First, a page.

Kwara State Governor, Abdulrahman Abdulrazaq, on Friday announced plans by the state government to abolish the payment of pension packages to former governors and former deputy governors in the state.
The announcement comes three days after Governor Babajide Sanwo-Olu of Lagos State informed lawmakers in the State House of Assembly about his administration’s effort to stop the pension of former governors and deputies in the south-western state.
In a statement issued in Ilorin, Governor Abdulrazaq’s Chief Press Secretary, Rafiu Ajakaye, confirmed that the governor would send a bill to the State House of Assembly next week, requesting the lawmakers to immediately repeal the law awarding pension packages to former governors and deputies in Kwara.
He explained that the governor’s decision was in line with his campaign mantra and proof that he recognised himself as a product of democracy.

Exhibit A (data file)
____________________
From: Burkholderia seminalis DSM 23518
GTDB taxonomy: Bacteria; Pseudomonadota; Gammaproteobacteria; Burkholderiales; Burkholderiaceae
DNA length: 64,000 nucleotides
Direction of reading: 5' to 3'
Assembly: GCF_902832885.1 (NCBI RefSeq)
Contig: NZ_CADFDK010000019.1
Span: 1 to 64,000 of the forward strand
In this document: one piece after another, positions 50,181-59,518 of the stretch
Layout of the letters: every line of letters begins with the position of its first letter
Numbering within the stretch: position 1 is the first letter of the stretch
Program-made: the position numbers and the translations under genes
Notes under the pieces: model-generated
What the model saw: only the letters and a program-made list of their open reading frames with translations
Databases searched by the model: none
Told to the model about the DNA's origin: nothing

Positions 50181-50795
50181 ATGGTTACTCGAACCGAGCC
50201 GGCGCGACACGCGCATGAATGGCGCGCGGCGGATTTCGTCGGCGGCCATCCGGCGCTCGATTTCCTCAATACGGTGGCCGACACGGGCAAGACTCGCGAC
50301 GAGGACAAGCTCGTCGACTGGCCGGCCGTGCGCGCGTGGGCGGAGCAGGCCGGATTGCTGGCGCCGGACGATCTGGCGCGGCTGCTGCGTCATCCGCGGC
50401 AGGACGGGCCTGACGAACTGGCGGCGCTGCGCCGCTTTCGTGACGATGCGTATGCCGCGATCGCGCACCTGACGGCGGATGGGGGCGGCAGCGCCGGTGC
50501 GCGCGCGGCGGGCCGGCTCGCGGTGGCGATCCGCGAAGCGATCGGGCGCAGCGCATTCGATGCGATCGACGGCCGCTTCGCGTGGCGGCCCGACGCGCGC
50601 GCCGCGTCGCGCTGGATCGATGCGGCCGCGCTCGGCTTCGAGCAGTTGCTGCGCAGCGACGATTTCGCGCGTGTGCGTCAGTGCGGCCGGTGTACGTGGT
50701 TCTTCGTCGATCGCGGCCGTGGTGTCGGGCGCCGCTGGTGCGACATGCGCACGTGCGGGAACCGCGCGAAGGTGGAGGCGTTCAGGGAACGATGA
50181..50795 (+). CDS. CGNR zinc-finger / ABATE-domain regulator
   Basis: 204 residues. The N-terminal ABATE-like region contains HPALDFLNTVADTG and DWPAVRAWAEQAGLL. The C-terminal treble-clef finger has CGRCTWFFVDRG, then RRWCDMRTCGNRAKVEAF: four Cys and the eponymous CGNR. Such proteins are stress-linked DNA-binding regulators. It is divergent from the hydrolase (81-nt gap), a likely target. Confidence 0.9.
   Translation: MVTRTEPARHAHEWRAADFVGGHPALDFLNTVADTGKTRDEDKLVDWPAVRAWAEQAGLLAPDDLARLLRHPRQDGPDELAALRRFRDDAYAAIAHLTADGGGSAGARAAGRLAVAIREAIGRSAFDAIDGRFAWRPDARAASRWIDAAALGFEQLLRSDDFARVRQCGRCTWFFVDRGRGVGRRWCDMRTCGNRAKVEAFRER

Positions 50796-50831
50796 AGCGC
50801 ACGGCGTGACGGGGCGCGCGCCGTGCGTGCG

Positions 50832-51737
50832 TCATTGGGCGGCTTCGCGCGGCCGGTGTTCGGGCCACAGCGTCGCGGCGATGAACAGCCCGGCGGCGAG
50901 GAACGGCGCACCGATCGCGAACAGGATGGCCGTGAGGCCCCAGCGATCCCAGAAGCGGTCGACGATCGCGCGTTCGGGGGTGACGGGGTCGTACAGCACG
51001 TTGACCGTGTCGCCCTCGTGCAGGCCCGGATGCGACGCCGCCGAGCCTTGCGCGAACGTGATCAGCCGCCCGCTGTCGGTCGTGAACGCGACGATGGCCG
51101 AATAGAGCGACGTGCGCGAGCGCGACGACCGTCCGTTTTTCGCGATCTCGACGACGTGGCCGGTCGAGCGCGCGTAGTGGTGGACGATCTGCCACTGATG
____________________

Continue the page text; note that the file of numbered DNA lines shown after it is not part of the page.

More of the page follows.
“The governor has listened to voices of the majority of the citizens opposing the pension law for former governors and deputy governors.
“As representatives of the people, the lawmakers would exercise their discretion to call a public hearing on the topic to further harvest wider opinions on the topic,” Ajakaye said.
He added, “However, the governor feels it is time for the law as it is to give way. He would rather the state commits the scarce public funds to tackling the question of poverty and youth unemployment.”
On Tuesday, Governor Sanwo-Olu told the Lagos lawmakers that the government would send a draft executive bill to the House for the repeal of the Public Office Holder (Payment of Pension Law 2007), but no specific date was given.
The law provides for payment of pension and other entitlements to former governors and their deputies.
The Lagos governor had explained that the move was part of innovative ways of keeping the costs of governance at a minimum while engendering a spirit of selflessness in public service.
He added that the decision became necessary amid the dwindling revenues and the appurtenant inflationary growth rates in the state.